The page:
Rick Iversen demonstrates a maneuver as he coaches the Everett girls wrestling team during practice on Wednesday. (Andy Bronson/The Herald)

Prep wrestling preview: New beginnings for Arlington, Everett coaches

Immediately after the Arlington boys wrestling team won the 3A state championship last February, Eagles coach Rick Iversen announced his retirement. He wanted to devote more time to his real estate business, and he felt as though he’d done all that he set out to do in his five years in Arlington.

But one day, Iversen had somewhat of an epiphany: He hadn’t quite accomplished everything he wanted to accomplish at Arlington.

“I love coaching girls,” he said. “I went to Arlington and said that I’d coach their girls program (for free), but after (its boys coach resigned), I took over the boys team, and the girls program never developed like I wanted it to. When I resigned, the girls coach, Jim Smoots, told me that he’d step aside (so that I could take over), but I said, ‘Jim, you love it too. I’ll go somewhere else and develop another (program).’”

Iversen found what he was looking for at Everett, which was seeking to bolster its fledgling girls program by hiring a coach. His “retirement,” if one could call it that, was short-lived indeed.

Iversen’s departure from Arlington created an interesting job opportunity — after all, it isn’t every day that coaching jobs for defending state champions open up. But the Eagles believe they’ve found somebody who has the potential to have a distinguished coaching career like the one Iversen’s had. Jonny Gilbertson has extensive wrestling experience, including a decorated prep career at Cascade. After three stints as an assistant coach, he’s ready to make a mark on his own program.

“I told the kids and the parents at the start of the year that I know that Rick Iversen did some awesome things with the program, but I’m not Rick Iversen and I’m not trying to be Rick Iversen,” Gilbertson said. “I’m going to try to do things the way I know how to do them. I’m excited to establish the vision and the expectations and the core values of the program.”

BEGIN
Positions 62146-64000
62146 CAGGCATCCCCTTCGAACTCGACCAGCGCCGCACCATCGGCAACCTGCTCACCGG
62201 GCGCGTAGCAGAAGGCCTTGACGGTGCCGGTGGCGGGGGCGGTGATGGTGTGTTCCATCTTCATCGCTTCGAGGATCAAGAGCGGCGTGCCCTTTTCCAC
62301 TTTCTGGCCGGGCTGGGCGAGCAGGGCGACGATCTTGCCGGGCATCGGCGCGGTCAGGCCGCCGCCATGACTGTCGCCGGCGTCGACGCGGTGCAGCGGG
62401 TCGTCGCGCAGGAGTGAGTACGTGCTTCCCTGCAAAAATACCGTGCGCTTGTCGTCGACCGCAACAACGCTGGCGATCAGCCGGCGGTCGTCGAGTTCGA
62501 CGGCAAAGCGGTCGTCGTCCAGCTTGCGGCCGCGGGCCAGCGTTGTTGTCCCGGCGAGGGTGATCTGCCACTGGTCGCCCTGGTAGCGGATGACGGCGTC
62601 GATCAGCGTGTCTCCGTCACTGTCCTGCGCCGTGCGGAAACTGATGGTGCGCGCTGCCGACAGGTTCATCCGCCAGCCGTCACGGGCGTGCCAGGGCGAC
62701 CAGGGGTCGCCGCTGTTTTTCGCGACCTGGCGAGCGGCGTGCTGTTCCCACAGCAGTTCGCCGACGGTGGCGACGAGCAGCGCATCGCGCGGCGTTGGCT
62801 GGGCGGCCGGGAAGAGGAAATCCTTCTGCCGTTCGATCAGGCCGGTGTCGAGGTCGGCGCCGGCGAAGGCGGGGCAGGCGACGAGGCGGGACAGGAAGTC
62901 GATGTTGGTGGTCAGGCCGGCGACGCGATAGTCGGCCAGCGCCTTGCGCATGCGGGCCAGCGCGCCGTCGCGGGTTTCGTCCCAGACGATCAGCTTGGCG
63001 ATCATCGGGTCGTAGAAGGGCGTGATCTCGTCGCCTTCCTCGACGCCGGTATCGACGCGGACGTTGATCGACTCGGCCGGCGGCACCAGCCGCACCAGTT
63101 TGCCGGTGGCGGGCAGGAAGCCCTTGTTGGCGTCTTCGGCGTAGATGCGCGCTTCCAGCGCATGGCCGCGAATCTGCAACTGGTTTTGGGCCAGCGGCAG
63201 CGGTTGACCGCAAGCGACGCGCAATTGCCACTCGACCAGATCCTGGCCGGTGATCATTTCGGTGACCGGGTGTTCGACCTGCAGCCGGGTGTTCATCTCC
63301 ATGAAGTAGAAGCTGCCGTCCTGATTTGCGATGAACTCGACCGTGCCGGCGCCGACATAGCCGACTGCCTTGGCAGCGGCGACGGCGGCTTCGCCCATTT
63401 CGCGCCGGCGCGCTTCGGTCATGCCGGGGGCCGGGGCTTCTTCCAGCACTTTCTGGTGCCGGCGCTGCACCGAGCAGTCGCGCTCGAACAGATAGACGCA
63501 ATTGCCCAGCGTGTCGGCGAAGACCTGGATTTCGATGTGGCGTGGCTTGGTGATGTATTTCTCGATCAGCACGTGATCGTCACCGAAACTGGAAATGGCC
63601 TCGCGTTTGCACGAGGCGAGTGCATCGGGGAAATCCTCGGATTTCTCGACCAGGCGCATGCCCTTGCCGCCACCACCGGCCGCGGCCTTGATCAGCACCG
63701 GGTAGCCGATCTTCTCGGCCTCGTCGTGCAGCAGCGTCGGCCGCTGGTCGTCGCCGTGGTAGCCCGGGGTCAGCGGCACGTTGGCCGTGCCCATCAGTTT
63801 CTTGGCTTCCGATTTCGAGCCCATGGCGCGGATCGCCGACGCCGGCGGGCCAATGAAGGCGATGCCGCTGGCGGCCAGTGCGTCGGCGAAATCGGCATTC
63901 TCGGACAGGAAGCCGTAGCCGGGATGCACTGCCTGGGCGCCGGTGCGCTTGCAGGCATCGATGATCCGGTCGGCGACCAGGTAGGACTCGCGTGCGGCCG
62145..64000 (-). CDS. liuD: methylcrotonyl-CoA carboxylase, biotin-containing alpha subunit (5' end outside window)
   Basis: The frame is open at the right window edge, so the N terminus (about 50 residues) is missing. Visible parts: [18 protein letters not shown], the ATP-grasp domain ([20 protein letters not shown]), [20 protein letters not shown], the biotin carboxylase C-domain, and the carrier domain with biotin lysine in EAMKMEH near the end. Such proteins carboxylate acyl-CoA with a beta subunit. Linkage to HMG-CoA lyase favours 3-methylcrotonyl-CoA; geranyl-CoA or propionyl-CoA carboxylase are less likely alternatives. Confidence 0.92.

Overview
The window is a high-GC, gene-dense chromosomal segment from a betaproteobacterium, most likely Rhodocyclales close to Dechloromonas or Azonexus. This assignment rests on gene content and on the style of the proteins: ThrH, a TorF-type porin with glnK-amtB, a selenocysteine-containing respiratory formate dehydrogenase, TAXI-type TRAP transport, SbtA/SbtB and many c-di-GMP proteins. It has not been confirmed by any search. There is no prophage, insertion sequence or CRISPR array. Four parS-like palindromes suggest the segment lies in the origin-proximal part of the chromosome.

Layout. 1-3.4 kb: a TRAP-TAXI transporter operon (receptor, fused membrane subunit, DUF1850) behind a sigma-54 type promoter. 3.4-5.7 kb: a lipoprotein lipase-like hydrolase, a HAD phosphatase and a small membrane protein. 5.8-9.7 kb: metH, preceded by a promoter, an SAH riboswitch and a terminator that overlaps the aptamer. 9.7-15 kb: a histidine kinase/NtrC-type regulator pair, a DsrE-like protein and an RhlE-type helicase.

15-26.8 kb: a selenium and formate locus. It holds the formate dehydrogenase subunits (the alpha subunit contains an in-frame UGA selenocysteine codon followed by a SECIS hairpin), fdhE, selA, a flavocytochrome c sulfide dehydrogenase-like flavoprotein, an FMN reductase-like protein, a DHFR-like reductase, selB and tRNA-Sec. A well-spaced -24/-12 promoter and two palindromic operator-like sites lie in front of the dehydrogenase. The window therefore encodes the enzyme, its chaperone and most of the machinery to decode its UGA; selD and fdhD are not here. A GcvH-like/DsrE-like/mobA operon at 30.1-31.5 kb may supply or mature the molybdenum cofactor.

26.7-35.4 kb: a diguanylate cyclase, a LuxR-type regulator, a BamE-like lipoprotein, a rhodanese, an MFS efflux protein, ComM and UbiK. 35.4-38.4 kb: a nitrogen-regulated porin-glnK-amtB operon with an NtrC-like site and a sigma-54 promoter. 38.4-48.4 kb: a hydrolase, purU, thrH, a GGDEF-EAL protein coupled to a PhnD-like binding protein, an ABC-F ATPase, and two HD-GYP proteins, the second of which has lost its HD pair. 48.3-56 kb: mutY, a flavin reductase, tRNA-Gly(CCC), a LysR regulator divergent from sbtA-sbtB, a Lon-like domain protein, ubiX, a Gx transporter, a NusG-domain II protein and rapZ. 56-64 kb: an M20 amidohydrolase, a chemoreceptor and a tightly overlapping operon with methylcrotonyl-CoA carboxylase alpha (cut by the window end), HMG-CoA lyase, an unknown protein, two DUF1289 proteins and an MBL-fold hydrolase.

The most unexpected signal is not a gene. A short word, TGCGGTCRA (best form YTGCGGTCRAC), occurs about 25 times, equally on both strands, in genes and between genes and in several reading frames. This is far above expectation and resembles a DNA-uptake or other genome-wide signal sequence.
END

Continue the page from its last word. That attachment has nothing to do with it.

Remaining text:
Iversen and Gilbertson have known each other for some time (Iversen’s son, Sherm, was Gilbertson’s coach at Cascade) and think highly of each other. Iversen is relishing the opportunity to build a program from the ground up, and similarly Gilbertson is relishing the opportunity to take an established winner to the next level.

Giving girls a chance

When Iversen was hired as the Everett girls coach, the program had four wrestlers. Now it has 28.

“That’s the real thrill for me, building something out of nothing,” Iversen said. “At the start, they didn’t know much, so we had to teach them basic approaches, attacks and defenses. They pick it up at least as fast as boys do, if not faster. It’s very pure — we’re not coaching out, we’re coaching in, because the girls don’t have bad habits like the boys might have.”

Iversen, who also coached at Marysville Pilchuck, was inducted to the Washington State Wrestling Coaches Association Hall of Fame in 1998 and the Washington State Chapter of the National Wrestling Hall of Fame in 2011.

“He works well with others,” Seagulls boys coach Brien Elliott said. “He’s good at helping the girls find small victories in what they’re doing, celebrate those victories and build on them. He’s better at that than anyone I know.”

Iversen said he believes he was one of the first — if not the first — college coaches in Washington to institute a girls wrestling program when he was at Western Washington University from 1972-77. His interest in women’s athletics dates back to his childhood. He was disappointed that his sister, “a better athlete” than he was, couldn’t receive the athletic opportunities he did.

“Every time I got a chance to get up in front of people and speak, I kept talking about girls wrestling and how I thought it was the future of the sport. Everybody thought I was nuts,” Iversen said. “I’ve always been a big Title IX proponent. My goal is to not just build a program at Everett, but convince coaches and athletic directors at other schools that (creating separate girls programs) is something they need to do. Girls wrestling has been the biggest growth sport in the state for the past 10 years, and it will be again this year.”

Ready for the top spot

After becoming a four-time state placer at Cascade, Gilbertson attended Central Washington University and was an assistant coach at Ellensburg High School. He then returned to Snohomish County, alternating a brief career in mixed martial arts with stints as an assistant coach at Cascade (2011, 2015).

Now he’ll take over an Arlington squad that is ready to defend its 2016 state title.

“The kids are working hard and are dedicated,” Gilbertson said. “They’re really buying into my philosophies. It’s been an awesome experience so far.”

Cascade head coach Brooklyn Obregon said Gilbertson is capable of maintaining the Eagles’ recent success.

“His knowledge of the sport is vast,” Obregon said. “He has a friendly, warm, inviting-type of personality. Kids love to work with him. He knows how to push kids to get in the right place mentally. Some coaches can’t pick kids up and make them strong when they feel weak. That’s something Jonny can do, and that’s a big deal, because it’s difficult to do.”

“I’m not sure if any people put expectations (on me), but I put high expectations on myself,” Gilbertson said. “We graduated a lot of seniors from last year, but there’s absolutely a lot of talent left on this team. Our motto this season is ‘One not done.’ Last year they won a state title, but we’re not done. We’d like to win multiple state titles. That doesn’t mean we’ll win one this year, but we want to build the program into a powerhouse for years to come.”

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